US Navy Developing State-of-The-Art Drone AI


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The U.S. Navy is looking for a drone that can fly over a damaged airfield and come up with a plan to get planes back in the air quickly, the head of the Navy Expeditionary Combat Command (NECC), Rear Adm. Brian Brakke, told recently.

“How can I use UAS to run the initial damage assessment across that airfield?” he asked, outlining his thinking. “Is there artificial intelligence, deep machine learning, that can run across that field, scan it, tell me what munition I have left, what condition the airfield is in; then map out a plan that my teams can look at and say: ‘OK, this is how we’re going to attack this problem’?”

Experts say the technology for Brakke’s notional drone is partly available already — there are drones that can create this kind of maps of locations and send them back for analysis. But getting the drone to also come up with a plan of attack for repairing the damaged airfield is tricky. “We’ve got commercial drones flying right now and taking volume measurements of stockpiles,” said Michael Blades, an analyst with consulting and research firm Frost & Sullivan, who studies unmanned systems. “That kind of high-precision mapping and survey is going on right now. You can get a good three-dimensional map by flying over a few times.” The issue, Blades said, is the analysis piece — telling the difference between a rock and an unexploded ordnance is still very much reliant on expert human eyes. “To do that autonomously, that’s the leap,” he said.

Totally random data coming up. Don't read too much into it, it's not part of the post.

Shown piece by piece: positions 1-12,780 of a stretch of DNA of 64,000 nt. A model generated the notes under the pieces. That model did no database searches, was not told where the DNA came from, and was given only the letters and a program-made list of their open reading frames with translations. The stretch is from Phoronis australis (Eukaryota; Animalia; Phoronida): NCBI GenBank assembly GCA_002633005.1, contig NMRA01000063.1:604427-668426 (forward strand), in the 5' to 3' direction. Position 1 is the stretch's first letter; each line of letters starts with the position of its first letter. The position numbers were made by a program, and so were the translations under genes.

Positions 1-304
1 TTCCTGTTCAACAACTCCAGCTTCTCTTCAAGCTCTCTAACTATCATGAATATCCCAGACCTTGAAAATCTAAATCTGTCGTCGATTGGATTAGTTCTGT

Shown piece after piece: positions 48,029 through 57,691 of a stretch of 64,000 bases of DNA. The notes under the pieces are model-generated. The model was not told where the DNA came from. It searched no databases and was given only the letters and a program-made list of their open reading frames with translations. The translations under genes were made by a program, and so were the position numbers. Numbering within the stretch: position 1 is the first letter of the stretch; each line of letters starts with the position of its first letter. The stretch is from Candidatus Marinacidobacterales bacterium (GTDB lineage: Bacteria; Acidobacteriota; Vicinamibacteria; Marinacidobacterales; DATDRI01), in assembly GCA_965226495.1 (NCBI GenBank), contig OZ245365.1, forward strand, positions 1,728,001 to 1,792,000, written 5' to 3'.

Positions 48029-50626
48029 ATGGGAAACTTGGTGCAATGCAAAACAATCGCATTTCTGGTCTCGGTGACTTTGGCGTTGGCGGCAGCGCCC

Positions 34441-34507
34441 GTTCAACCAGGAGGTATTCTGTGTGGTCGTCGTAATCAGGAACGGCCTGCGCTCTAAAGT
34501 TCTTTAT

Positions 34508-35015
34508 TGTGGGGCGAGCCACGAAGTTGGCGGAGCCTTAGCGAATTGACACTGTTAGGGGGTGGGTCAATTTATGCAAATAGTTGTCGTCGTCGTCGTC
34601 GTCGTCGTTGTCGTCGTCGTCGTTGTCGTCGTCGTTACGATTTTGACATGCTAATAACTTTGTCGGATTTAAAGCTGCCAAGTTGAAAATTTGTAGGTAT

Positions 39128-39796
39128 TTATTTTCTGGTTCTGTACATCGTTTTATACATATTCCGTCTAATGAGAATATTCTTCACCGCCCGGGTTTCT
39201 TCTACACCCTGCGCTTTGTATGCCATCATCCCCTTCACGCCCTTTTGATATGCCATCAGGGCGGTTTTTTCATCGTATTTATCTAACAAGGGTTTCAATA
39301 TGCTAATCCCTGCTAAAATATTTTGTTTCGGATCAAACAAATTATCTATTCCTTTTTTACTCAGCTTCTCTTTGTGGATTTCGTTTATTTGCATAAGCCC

Michael Horowitz, an unmanned systems expert at the University of Pennsylvania, agreed that what’s out there now isn’t exactly what Brakke is looking for. “Current technologies could give you a high-fidelity map after an attack,” he said. “The ability to use that data to generate a blueprint to repair that runway would be a new step.”

Developing the AI to the level it can help operators plan airfield recoveries could range from relatively simple to enormously difficult, Horowitz said. An easier hurdle would be creating an algorithm that had four pre-programmed damage scenarios and recovery plans, and based on what the drone is seeing it could then recommend the best course of action.

Whatever technologies get delivered to NECC, Brakke said companies need to factor in maintenance and support needs. “If I don’t have the folks to work on it, to understand it, to maintain it, I’m not creating a more effective force, I’m creating something that’s going to sit on a shelf that we’re not going to use,” he said.